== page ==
I was at a festival and some kids climbed up on the fence and started shouting ‘Hey Yungen!’ And I was like ‘hey man, are you alright?’ and they thought that was an indication to jump over the fence. Security was looking at me like ‘what have you done?!’ because they had to chase those kids all around the festival!

 

DNCE

 

You’ve recently released a new EP People to People which has an entirely different sound to your previous material. What made you change direction?

Joe: For any person, you look at yourself a year back and realise how much you’ve grown ever since. For us, as musicians, we definitely have grown together, separately, emotionally and even physically *laughs*. We finally tapped into something new and it’s exciting to share the journey this very moment, instead of waiting a few more months for putting an entire album together. We just wanted to release this EP and get it out there.

 

You’ve got a more serious note on the EP. How did you tap into that particular part of song writing?

Cole: What we did is that we took away a few layers and stripped it down to what instruments we’re playing and where we are emotionally. It might be a little more sophisticated, but it’s also a bit more indie rock. We wanted to focus on that. Because we couldn’t do a 180 – we’re DNCE – funk meets rock’n’roll meets pop. So, we twisted the knobs a little bit and we have a good idea what’s next. We hope to release more music soon.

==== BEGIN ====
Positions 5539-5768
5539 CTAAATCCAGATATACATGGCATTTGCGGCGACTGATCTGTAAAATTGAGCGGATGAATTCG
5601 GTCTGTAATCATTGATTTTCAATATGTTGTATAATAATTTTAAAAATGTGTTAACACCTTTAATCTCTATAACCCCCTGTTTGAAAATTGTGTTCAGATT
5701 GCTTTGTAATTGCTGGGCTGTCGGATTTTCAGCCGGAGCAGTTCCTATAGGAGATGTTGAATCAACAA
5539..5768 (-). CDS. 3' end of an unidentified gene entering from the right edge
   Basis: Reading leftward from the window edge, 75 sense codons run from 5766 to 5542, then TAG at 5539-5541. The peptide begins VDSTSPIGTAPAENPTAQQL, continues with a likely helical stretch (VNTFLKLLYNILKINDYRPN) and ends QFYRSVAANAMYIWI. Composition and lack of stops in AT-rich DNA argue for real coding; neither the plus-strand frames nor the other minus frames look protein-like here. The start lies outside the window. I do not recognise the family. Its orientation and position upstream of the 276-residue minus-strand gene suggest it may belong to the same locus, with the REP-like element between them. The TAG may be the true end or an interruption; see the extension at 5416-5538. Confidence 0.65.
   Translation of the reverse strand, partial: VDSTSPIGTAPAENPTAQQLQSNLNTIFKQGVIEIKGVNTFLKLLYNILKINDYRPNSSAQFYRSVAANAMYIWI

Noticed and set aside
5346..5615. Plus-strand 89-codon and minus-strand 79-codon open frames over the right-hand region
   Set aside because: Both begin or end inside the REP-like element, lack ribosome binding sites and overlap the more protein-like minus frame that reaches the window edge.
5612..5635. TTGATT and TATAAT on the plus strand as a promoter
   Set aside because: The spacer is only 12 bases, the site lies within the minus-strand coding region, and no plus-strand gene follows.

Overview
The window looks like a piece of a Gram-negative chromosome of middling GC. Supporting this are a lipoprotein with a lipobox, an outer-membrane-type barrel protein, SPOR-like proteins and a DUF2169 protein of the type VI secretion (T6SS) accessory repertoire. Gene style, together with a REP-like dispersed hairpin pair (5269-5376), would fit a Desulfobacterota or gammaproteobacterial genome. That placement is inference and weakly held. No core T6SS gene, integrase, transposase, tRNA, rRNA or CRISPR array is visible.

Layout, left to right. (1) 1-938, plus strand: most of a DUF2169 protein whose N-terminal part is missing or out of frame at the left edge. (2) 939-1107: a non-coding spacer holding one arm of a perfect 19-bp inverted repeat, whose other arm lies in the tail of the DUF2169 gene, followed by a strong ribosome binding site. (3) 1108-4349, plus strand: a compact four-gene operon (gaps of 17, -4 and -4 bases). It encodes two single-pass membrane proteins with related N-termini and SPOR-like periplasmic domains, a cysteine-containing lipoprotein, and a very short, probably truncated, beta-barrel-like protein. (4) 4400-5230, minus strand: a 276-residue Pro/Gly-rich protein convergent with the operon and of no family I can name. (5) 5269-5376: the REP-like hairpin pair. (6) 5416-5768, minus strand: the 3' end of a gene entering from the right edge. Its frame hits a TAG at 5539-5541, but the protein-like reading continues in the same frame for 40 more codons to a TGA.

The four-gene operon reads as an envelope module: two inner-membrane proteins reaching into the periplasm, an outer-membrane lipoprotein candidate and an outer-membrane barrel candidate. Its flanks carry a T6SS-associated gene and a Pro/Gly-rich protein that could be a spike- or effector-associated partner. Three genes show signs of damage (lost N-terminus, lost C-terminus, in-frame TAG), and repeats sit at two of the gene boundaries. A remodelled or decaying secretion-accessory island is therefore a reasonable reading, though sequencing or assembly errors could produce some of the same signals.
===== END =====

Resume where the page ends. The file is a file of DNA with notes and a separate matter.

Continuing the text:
How are festivals different to you as opposed to your own personal shows?

Joe: Festivals are always more fun. You get to meet a lot of new artists and hang out in really elaborate tents. But it’s not just festivals – this is Hyde Park. Playing Hyde Park is the dream. It’s definitely a bucket list one for us.

 

Do you have any festival anecdotes that you’d like to share?

Joe: We’ve had moments when we’ve lost each other and then found each other in the most bizarre situations. We’ll disperse and then hours and hours later I’d be waiting in line for the urinal and Cole pops right out.

Cole: We were at a festival and we were watching Average White Band play and we were literally having the time of our lives. Dancing, singing, it was great. But somehow, all the pictures that our fans took of us then – we literally looked mortally depressed.

 

What’s your festival FAULT?

All: Fried food, that’s for sure.

NAOMI SCOTT

 

You’ve got a stellar Hollywood career and now you’ve gone into music too. What spurred your love for music?